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Monday, 24 October 2016

Iran: Inside the battle to succeed supreme leader Khamenei

Iran: Inside the battle to succeed supreme leader Khamenei:

"The final judgment may rest with God. But there is a lot of manoeuvring in Tehran to influence the decision on who will be Iran’s next supreme leader. There is no public succession plan for the most powerful position in the Islamic republic, which has been entrusted since 1989 to Ayatollah Ali Khamenei. Discussion of the subject is all but forbidden while the 77-year-old remains active, delivering speeches and attending military parades.

Nevertheless Iran’s landmark deal with the US and other major powers to scrap its nuclear programme — triggering a lifting of nuclear-related sanctions imposed on the country since 2011— is being interpreted by many in terms of what it may mean for a post-Khamenei Iran and who might run the country.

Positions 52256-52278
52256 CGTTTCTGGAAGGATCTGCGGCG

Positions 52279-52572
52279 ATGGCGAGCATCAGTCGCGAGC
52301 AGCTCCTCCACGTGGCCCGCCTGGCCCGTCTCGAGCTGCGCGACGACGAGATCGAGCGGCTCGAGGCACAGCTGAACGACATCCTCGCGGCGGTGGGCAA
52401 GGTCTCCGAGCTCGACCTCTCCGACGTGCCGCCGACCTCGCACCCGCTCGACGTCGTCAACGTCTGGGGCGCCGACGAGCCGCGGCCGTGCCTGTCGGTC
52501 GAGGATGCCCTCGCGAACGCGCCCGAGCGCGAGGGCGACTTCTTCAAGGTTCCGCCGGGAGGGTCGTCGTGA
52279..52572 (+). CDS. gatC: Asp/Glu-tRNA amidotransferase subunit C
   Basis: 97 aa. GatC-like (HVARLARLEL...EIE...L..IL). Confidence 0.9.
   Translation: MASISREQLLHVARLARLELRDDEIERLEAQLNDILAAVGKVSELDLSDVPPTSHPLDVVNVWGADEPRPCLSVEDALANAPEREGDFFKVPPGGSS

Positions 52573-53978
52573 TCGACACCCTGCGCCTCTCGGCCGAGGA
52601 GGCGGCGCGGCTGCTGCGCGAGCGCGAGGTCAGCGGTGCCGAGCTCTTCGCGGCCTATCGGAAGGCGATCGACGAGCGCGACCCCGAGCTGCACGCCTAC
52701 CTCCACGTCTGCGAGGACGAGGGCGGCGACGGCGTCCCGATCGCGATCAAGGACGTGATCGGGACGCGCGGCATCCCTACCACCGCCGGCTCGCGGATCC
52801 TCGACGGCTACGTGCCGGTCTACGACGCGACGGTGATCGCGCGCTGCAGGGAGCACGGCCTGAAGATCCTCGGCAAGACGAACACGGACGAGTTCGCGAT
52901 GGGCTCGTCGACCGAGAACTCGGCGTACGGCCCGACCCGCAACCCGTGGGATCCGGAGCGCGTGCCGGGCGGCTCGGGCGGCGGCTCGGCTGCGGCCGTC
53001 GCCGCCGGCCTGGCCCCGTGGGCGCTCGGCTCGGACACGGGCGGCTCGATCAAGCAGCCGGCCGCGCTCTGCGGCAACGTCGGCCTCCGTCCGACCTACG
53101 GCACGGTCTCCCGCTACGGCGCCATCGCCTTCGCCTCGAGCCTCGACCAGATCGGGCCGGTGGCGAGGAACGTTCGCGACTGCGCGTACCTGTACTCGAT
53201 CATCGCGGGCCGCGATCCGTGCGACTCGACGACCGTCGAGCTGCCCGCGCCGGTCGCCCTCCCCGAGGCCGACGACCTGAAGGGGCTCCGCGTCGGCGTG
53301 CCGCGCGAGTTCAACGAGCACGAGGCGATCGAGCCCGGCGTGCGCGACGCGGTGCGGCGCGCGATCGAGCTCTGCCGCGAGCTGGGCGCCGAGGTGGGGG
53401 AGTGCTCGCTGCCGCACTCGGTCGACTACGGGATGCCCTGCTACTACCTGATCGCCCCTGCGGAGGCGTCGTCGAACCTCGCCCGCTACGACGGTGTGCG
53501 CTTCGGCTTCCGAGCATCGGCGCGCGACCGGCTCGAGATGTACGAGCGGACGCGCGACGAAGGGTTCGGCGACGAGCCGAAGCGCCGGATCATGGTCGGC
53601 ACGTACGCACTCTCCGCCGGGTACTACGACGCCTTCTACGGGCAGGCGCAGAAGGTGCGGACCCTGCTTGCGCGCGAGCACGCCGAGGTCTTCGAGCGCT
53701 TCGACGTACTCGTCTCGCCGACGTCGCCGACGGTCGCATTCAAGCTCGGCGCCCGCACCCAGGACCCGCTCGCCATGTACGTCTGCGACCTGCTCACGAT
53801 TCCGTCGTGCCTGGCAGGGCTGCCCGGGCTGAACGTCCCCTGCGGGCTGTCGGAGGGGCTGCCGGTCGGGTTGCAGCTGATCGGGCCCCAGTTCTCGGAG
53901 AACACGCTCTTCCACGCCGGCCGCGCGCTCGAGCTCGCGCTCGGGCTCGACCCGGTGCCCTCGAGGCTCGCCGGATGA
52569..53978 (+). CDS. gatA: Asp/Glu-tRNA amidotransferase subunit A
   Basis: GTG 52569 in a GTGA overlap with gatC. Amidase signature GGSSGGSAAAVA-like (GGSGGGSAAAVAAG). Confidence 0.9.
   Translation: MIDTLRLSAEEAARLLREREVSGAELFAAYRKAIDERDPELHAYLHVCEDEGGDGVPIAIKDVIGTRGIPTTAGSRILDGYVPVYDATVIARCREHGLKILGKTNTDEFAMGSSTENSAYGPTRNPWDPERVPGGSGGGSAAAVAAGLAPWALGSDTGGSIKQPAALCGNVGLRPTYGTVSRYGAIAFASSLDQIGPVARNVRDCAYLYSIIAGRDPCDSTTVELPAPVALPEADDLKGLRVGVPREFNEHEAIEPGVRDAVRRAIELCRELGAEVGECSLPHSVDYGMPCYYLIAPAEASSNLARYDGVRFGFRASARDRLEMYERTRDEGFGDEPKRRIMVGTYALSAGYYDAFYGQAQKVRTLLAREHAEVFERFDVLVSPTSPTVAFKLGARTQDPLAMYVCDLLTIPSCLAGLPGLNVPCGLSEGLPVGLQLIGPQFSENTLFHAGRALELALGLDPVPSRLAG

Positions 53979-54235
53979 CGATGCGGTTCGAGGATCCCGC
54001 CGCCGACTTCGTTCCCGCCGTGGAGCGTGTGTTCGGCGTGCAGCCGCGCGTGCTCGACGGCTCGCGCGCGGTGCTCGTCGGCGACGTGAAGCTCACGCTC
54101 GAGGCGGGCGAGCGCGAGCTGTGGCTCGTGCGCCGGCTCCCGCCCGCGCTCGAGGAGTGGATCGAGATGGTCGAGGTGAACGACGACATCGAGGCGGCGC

Reformists want to build on the progress they believe has been made by the centrist Hassan Rouhani, president since 2013, and are pushing for a moderate candidate. Hardliners are determined to do all in their power to stop them. A large number of other interests, from the Revolutionary Guards to the clerics in the holy cities of Qom and Mashhad, will have a say. Some are even privately suggesting that the position, introduced after the 1979 Islamic revolution to have a senior cleric in charge of the country, may no longer be necessary — raising questions over the future of the theocratic state.

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